Julia Hydes is officially the oldest person living in the Cayman Islands and she is also the oldest voter. It is usually considered rude to talk about people’s age, but Aunt Julia, as she is affectionately known, is proud about the fact that on Friday, 25 January, she will be 104 years old.
Aunt Julia was born in Boatswain’s Bay in 1909. She was 5 when World War I began and was five days from her 27th birthday when King George V died. Back then there were no radios in the Cayman Islands to connect residents to the outside world.
“All the news we got would come back from the ships,” she says. “It was the only way we could learn what was happening.”
When Aunt Julia was young, she would spend a lot of time with her sisters and girlfriends. Music and dancing featured prominently in their lives.
“It was way better back then,” she said, smiling in recollection. “In my day, we worked very hard, but there was plenty of music and we loved dancing.
“We went dancing every night and we had to walk everywhere,” she added. “Sometimes we would get home and our legs would be aching, but we didn’t care. The dances would be held at people’s houses and we would go and dance and dance and dance.”
Aunt Julia is known on the local music scene for her legendary drumming skills – she still plays whenever she can. She started learning when she was in her early teens and after a while she was good enough to earn some money doing it.
“Sometimes I would be paid $15 and sometimes $10,” she said. “That was a good amount of money in those days and I loved playing.”
Of course, walking to dances and parties meant dealing with mosquitoes, which were formidable enemies when there were no significant means of keeping them under control. People would carry smoke pots with them to try to keep the swarms at bay, but it was a constant battle.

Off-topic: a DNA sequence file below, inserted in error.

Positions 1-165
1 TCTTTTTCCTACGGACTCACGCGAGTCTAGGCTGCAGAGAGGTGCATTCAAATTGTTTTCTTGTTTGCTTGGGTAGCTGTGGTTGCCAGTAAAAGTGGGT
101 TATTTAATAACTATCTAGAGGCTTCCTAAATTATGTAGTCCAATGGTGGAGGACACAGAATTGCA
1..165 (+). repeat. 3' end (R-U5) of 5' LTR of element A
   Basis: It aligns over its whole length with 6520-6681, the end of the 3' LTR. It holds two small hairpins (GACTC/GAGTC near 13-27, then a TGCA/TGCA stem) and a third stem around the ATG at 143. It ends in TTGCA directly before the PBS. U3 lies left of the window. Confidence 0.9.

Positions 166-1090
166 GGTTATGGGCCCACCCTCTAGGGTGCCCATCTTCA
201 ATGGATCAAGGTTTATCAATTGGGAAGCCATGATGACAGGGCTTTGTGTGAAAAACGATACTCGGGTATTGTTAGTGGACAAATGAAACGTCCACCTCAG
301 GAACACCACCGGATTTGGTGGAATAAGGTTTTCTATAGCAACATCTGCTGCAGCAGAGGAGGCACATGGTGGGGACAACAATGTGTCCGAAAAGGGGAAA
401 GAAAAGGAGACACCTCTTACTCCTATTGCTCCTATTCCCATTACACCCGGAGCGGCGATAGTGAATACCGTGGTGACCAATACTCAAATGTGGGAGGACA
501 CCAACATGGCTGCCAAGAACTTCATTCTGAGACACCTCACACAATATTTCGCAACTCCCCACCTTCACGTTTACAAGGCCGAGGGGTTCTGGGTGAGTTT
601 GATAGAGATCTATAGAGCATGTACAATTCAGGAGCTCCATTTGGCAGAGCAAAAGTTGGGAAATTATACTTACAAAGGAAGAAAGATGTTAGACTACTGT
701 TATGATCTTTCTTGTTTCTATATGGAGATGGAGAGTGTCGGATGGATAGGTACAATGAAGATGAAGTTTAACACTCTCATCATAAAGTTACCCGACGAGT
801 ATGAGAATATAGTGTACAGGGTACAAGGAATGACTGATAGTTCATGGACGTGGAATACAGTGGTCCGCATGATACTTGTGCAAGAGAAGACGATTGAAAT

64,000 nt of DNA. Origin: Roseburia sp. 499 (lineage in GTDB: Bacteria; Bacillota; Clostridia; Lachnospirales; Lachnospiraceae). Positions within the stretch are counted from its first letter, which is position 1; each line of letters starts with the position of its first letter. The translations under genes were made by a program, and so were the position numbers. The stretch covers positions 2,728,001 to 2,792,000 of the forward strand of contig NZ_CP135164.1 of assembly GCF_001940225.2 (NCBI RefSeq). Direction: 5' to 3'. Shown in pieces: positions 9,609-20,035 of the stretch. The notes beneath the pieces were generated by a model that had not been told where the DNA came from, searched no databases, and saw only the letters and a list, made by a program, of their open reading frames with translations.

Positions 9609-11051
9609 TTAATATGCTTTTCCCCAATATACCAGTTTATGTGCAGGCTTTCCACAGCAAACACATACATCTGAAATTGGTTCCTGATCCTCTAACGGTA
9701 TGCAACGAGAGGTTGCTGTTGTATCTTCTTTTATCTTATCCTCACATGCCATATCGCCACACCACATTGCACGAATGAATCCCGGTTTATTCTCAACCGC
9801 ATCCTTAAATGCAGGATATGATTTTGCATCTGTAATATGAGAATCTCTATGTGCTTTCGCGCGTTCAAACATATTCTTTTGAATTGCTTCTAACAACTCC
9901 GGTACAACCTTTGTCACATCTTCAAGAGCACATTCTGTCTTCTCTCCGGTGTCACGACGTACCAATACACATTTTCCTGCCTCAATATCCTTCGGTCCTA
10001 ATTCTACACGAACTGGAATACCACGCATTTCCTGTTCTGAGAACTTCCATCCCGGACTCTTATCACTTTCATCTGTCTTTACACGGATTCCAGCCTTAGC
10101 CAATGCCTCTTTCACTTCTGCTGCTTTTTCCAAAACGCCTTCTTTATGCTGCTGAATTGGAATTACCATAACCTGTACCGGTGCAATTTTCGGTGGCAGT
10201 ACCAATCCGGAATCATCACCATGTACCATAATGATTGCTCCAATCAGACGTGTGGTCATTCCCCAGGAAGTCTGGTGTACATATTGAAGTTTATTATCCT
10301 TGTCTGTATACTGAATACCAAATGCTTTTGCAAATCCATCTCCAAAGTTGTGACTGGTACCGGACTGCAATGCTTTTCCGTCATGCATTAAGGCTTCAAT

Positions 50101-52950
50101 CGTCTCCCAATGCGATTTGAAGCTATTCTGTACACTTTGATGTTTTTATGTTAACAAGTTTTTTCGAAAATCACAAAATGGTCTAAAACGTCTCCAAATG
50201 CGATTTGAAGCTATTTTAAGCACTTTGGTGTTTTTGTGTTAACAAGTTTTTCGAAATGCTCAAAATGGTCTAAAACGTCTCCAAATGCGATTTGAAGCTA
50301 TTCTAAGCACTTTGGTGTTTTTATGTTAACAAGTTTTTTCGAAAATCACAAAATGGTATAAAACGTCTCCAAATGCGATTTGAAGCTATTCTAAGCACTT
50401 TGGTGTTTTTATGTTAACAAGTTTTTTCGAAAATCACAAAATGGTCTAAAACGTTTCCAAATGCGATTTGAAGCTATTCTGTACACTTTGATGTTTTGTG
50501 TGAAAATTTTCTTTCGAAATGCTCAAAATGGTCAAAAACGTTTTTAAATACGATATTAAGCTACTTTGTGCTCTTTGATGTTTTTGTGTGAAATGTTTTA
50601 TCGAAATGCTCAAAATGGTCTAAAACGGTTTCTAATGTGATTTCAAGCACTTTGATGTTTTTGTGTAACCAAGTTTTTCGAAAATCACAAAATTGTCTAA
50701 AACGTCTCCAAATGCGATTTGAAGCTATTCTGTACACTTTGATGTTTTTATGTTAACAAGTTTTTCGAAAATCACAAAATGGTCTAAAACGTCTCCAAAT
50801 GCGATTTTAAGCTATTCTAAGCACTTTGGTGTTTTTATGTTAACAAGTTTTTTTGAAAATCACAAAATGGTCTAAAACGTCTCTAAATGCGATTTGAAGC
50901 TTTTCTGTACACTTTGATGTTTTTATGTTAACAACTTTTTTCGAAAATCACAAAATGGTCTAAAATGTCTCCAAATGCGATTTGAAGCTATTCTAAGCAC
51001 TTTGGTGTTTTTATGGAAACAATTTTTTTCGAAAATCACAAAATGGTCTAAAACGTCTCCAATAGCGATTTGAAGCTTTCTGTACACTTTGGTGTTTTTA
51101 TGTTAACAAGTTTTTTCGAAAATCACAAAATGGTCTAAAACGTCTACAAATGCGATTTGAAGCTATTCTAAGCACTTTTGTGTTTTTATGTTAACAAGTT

“Sometimes they was so bad, I would say ‘We’re not going to make it to Christmas!’,” Aunt Julia said. “Of course, it is much better now.”
Aunt Julia fondly remembers Christmas time, when everyone would throw parties, dance and go to church. “To tell you the truth, food was pretty scarce back then,” she recalls. “So I was happy with anything I got. My favourite was fish, sweet potatoes that my mother used to get from the ground and dumplings. I loved dumplings.”
Despite her love of fish, Aunt Julia admits that she’s never been much one for fishing. “I have never caught a fish in my life,” she says with a chuckle. “I would watch people go fishin’. My niece was great; I would go and watch her cast out her line from the iron shore and she would catch lots of fish.”
Around Christmas people would wear their best clothes to events and most of those clothes were made by hand. “We used to buy cloth from the shop, about 4 yards of cloth to make a dress,” she said. “And then we would cut the cloth and sew it.
“I had to get people to make clothes for me. If I made a piece of clothing, I wouldn’t wear it,” she said, laughing.
These days Aunt Julia spends her time relaxing, being visited by friends and family and going to church every Sunday. She also visits her niece and plays her drums. Even if she doesn’t have her drums nearby, she can beat out a mean rhythm on the arm of a couch, singing “I don’t want no big foot man; he want me house and land.”
For her birthday she would be happy with “some cassava or cornstarch cake, going to church and maybe a handbag or a dress,” and, of course, she wouldn’t turn down a dance in her honour.